But quickly we learn that the Witcher just kills monsters for money. So he’s not doing anything for the greater good of humanity or the world.
He’s killing monsters for selfish reasons.
So we see morality is clearly established as the main internal genre because morality turns around the core value of selfishness and altruism.
But what gives us hope for this character is what we learn about him when this woman asks him: “People call you a monster too. Why not kill them?”
And he answers: “Because then I am what they say.”
Randall: that’s a great point Mel. He has the power to be a monster and he chooses the honorable path. We don’t know if that is because of the way he is made or his own choice.
Melanie: His answer shows us that he’s sophisticated enough to see the consequences of his actions. So that’s another hint that there’s a strong morality genre at play. Better still, it’s gonna be ‘Morality – Testing.
This subgenre of the internal genre is according to the definition of the Story Grid about the following storyline: “When a protagonist of highly developed will and sophistication experiences a challenge and trial but maintains their inner moral compass and strength of will, they make a selfless choice and earn respect and admiration.“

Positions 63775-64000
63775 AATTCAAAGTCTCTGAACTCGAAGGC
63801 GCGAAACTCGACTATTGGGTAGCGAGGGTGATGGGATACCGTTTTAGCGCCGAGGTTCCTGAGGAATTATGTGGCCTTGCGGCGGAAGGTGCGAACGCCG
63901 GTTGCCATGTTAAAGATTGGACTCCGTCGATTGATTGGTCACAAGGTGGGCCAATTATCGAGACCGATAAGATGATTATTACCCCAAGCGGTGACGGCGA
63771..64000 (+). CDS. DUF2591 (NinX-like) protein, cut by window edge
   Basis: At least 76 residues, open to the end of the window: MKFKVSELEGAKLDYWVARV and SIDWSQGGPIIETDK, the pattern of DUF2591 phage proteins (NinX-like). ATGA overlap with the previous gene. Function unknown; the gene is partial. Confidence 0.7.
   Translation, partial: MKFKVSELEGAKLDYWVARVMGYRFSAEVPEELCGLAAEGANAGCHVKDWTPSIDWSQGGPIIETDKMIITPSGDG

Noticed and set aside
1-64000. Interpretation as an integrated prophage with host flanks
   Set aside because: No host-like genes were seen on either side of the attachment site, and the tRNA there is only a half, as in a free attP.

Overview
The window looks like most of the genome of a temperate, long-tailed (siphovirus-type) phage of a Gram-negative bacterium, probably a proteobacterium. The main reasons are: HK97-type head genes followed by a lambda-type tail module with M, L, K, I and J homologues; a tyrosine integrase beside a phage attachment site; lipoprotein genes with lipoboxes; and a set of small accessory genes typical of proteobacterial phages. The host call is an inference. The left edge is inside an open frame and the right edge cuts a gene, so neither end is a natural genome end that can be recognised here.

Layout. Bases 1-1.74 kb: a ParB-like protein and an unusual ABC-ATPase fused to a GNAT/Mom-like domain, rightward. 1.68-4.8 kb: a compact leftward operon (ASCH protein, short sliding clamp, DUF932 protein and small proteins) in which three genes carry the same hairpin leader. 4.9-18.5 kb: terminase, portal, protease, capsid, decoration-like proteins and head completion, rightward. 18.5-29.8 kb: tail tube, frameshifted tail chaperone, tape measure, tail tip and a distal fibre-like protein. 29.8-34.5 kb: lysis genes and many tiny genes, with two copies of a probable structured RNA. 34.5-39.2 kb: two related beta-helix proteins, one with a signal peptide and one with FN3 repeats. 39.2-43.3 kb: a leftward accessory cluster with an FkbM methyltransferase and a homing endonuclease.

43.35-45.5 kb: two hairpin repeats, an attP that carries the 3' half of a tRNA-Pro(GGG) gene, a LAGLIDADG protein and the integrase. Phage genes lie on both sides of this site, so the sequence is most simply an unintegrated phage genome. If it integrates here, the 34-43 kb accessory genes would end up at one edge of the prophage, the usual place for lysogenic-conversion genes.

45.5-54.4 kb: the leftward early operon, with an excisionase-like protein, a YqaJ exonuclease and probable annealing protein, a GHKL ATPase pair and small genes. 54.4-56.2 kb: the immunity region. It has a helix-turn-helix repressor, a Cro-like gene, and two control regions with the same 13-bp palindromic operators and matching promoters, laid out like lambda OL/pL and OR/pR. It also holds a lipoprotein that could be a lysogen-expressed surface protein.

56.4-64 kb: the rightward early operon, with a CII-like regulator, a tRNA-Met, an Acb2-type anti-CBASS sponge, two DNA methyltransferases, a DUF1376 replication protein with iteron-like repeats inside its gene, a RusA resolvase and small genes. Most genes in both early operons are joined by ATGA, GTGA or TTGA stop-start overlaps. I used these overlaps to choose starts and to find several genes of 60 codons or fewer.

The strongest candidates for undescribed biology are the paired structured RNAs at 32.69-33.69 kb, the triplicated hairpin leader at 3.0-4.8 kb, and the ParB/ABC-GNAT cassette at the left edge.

It could also be a Status – Admiration internal genre: “When a sympathetic protagonist with the nobility of character and motive, along with a sophisticated worldview, encounters misfortune they will rise in spite of it.” That means the protagonist will be able to adapt his worldview with the new information that comes forth.
What makes the trailer so interesting or better, what hooks us next to all the fight and battle scenes, is that the established protagonist is told that this one woman, Princess Cirilla, is his destiny. But he refuses the call to adventure. Or when we look away from the stages of the hero’s journey and to the obligatory scene of the action genre, we have the ‘Hero sidesteps responsibility to take action’.
And best of all, we as the viewer as well as the protagonist, are told what happens if he’s not following what he’s destined to do.
We hear what’s at stake.
And it’s not only life and death, as we’re used to from the action story, but it’s also unleashing the true calamity upon them all. Which is basically saying the end of the world as they know it.